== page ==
Monday, June 17, 2024

Triumph: Jesse Owens and the Berlin Olympics, on History

The Olympics have a long, dark history of “sportswashing” its oppressive host countries. However, in the most classic example, the washing didn’t take. Jesse Owens was the main reason why Hitler’s 1936 Olympics turned into a propaganda misfire. It made Owens internationally famous, but his four gold medals were a tough act to follow. At a time when the world needs to reconsider how the Olympics (and other international sporting events) operate, viewers are invited to reconsider Owens’ life and legacy in Triumph: Jesse Owens and the Berlin Olympics, which premieres Wednesday on History Channel.

Owens was truly the son of a sharecropper, who was born into dire poverty. Yet, when his family moved to Cleveland as part of the Great Migration, he encountered two white coaches, Charles Riley at Fairmount Junior High and Larry Snyder at Ohio State, who actively encouraged Owens. Some viewers might be surprised to learn how nationally famous Owens was before the Olympics, when he was competing at the collegiate level. In fact, his hectic schedule of exhibition appearances nearly exhausted him before the Olympic trials.

Using on-camera expert Jeremy Schaap’s book as a guide, director Andre Gaines (an executive producer on the
Children of the Corn reboot) and his talking heads clearly establish how much Hitler and the National Socialists had invested in the Games as a propaganda showcase for Aryan superiority and how much Owens and the other black American athletes ruined the plan. There has been revisionist chatter that Hitler was just feeling tired when he declined to congratulate Owens, or whatever, but Triumph will have none of that.

It also casts further shade on longtime American Olympic boss Avery Brundage, who successfully fought off proposed Olympic boycotts and did his best to avoid embarrassing Hitler during the Games. Perhaps the best sequence of the TV documentary covers Brundage’s disgraceful decision to replace Jewish athletes Marty Glickman and Sam Stoller with Owens and Ralph Metcalfe in the 4 x 100 relay, because losing to black athletes presumably would sting less for Hitler. Metcalfe’s son points out how angry his father looks flying down the track, because he was as furious as he appeared.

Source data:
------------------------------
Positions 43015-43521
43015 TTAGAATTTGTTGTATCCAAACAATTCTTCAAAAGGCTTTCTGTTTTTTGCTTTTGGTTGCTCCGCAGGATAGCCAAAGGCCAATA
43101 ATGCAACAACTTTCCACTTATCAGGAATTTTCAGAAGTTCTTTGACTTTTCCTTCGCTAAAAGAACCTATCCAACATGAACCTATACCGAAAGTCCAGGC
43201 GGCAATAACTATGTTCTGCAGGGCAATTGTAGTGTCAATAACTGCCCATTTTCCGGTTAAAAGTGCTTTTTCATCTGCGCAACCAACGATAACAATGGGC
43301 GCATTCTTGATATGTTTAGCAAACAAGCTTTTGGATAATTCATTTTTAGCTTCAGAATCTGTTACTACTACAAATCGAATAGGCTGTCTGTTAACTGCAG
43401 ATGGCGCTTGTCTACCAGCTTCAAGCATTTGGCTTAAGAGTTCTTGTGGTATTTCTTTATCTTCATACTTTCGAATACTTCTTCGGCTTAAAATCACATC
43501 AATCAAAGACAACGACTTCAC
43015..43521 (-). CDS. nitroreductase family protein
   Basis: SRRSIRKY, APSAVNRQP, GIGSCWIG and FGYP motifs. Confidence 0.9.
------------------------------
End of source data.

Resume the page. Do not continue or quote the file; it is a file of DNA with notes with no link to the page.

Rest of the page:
Brundage was a disgrace, but sadly, the entire International Olympic Committee is now made up of Brundages who had no problem with Beijing hosting the 2022 Winter Games, even though the CCP was committing genocide in Xinjiang and turning the free society of Hong Kong into a police state. Frankly, the 2022 Games were just like 1936, except there were no Jesse Owens or Ralph Metcalfe Uyghur- or Tibetan-equivalents in Beijing.

Of course, many of Gaines’ commentators complain the Jesse Owens of the 1960s was not the Jesse Owens they wanted him to be. Instead, he was his own person, who opposed politicizing the games with black power protests (having witnessed the profound politicization of the 1936 Games, it seems rather understandable that he might want to keep sport and politics separate). To some extent, Owens’ daughters Marlene and Beverly push back against these dismissive arguments, but they are clearly part of the “narrative” Gaines set out to tell.

Even those who take issue with Owens’ aversion to militancy (which is literally what some talking heads criticize him for) should recognize his life was heroic in many ways. He was a champion under the most extreme circumstances imaginable and a good sportsman, who forged inspiring friendships with German long-jumper Luz Long and his surviving son. It is also a timely reminder that the free world needs to have a frank discussion regarding the state of the Olympic movement, which has practically become a PR agency for authoritarian regimes. Recommended for the history and the Owens Daughters’ memories more than the social commentary (isn’t that nearly always the case?),
Triumph: Jesse Owens and the Berlin Games airs Wednesday (6/19) on History Channel.